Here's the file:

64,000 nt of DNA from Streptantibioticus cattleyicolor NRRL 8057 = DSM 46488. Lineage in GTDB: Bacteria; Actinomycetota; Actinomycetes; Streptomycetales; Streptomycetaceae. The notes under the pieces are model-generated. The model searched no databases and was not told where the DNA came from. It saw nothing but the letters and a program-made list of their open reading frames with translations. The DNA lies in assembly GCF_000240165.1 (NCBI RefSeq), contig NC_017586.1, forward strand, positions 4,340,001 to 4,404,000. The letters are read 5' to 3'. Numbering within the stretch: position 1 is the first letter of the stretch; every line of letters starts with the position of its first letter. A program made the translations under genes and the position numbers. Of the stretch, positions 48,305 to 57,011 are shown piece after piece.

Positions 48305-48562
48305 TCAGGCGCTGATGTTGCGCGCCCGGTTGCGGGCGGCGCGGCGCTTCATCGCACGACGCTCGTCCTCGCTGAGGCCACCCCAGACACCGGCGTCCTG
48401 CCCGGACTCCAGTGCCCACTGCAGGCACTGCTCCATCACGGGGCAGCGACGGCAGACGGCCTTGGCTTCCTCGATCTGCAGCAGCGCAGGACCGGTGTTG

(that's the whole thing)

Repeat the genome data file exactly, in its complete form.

64,000 nt of DNA from Streptantibioticus cattleyicolor NRRL 8057 = DSM 46488. Lineage in GTDB: Bacteria; Actinomycetota; Actinomycetes; Streptomycetales; Streptomycetaceae. The notes under the pieces are model-generated. The model searched no databases and was not told where the DNA came from. It saw nothing but the letters and a program-made list of their open reading frames with translations. The DNA lies in assembly GCF_000240165.1 (NCBI RefSeq), contig NC_017586.1, forward strand, positions 4,340,001 to 4,404,000. The letters are read 5' to 3'. Numbering within the stretch: position 1 is the first letter of the stretch; every line of letters starts with the position of its first letter. A program made the translations under genes and the position numbers. Of the stretch, positions 48,305 to 57,011 are shown piece after piece.

Positions 48305-48562
48305 TCAGGCGCTGATGTTGCGCGCCCGGTTGCGGGCGGCGCGGCGCTTCATCGCACGACGCTCGTCCTCGCTGAGGCCACCCCAGACACCGGCGTCCTG
48401 CCCGGACTCCAGTGCCCACTGCAGGCACTGCTCCATCACGGGGCAGCGACGGCAGACGGCCTTGGCTTCCTCGATCTGCAGCAGCGCAGGACCGGTGTTG